A compelling and humorous story of friendship from Academy Award–winning actress Marlee Matlin.
Cindy looked straight at Megan. Now she looked a little frustrated. "What's the matter? Are you deaf or something?" she yelled back.
Megan screamed out, and then fell to the ground, laughing hysterically. "How did you know that?" she asked as she laughed.
Megan is excited when Cindy moves into her neighborhood—maybe she’ll finally have a best friend. Sure enough, the two girls quickly become inseparable. Cindy even starts to learn sign language so they can communicate more easily.
But when they go away to summer camp together, problems arise. Cindy feels left out because Megan is spending all of her time with Lizzie, another deaf girl; Megan resents that Cindy is always trying to help her, even when she doesn’t need help. Before they can mend their differences, both girls have to learn what it means to be a friend.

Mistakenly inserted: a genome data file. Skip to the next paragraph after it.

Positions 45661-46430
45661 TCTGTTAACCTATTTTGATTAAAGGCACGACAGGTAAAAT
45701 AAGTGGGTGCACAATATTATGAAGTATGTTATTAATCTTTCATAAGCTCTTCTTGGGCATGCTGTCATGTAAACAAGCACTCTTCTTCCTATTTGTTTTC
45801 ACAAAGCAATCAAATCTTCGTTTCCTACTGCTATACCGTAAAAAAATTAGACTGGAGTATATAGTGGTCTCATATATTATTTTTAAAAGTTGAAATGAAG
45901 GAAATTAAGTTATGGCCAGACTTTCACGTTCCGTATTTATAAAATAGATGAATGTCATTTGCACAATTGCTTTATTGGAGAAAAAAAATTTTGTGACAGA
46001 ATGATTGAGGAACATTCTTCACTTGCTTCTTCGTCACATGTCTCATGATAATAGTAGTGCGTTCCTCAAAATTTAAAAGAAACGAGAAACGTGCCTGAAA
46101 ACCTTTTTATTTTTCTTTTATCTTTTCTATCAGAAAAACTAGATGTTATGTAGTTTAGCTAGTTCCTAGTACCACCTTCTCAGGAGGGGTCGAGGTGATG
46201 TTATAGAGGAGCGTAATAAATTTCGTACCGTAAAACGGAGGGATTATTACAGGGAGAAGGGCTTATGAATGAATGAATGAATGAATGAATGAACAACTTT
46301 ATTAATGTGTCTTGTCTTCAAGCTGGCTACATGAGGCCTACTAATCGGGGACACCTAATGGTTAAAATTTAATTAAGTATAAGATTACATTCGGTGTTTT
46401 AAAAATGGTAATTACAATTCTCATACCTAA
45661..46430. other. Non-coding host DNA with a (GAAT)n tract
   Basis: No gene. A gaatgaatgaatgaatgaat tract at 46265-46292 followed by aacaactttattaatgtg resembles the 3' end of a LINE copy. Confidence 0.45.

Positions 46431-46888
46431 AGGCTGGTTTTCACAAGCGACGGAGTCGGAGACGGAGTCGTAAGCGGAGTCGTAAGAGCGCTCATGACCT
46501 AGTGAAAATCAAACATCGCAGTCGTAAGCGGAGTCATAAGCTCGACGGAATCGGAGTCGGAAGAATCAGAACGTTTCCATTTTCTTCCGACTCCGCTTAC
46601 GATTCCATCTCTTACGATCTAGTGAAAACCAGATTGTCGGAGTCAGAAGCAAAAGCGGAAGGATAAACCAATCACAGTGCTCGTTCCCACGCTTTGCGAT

Matlin, the first deaf actor to win an Academy Award, makes her fiction debut with this problematic novel about a friendship between two nine-year-old girls. Megan, who is deaf, is almost opposite in temperament from her new neighbor, the bookish, shy Cindy, but nonetheless decides that Cindy will be her best friend. Much of the book's tension relies on the girls' best-friend status, but the friendship isn't convincingly developed. Nor are the characters even though the point of view alternates between the girls, Cindy seems sketchy next to Megan, and neither voice seems authentic (e.g., nine-year-old Megan asks herself what kind of toys the new girl will have). Matlin is at her best when delving into Megan's inner world, such as her heightened sense of smell (her father like the other parents, distractingly referred to by his first name claims her deafness sharpens her other senses) or her anger at not being able to use the phone, but generally these moments are fleeting and the conflicts they evoke too neatly resolved. Unfortunately, the pages are riddled with errors in grammar and syntax ("Like any other home, dinnertime was a chance to share events of day"; a paragraph written in the past tense briefly switches to present tense and back; etc.), further undermining the storytelling. Ages 8-12.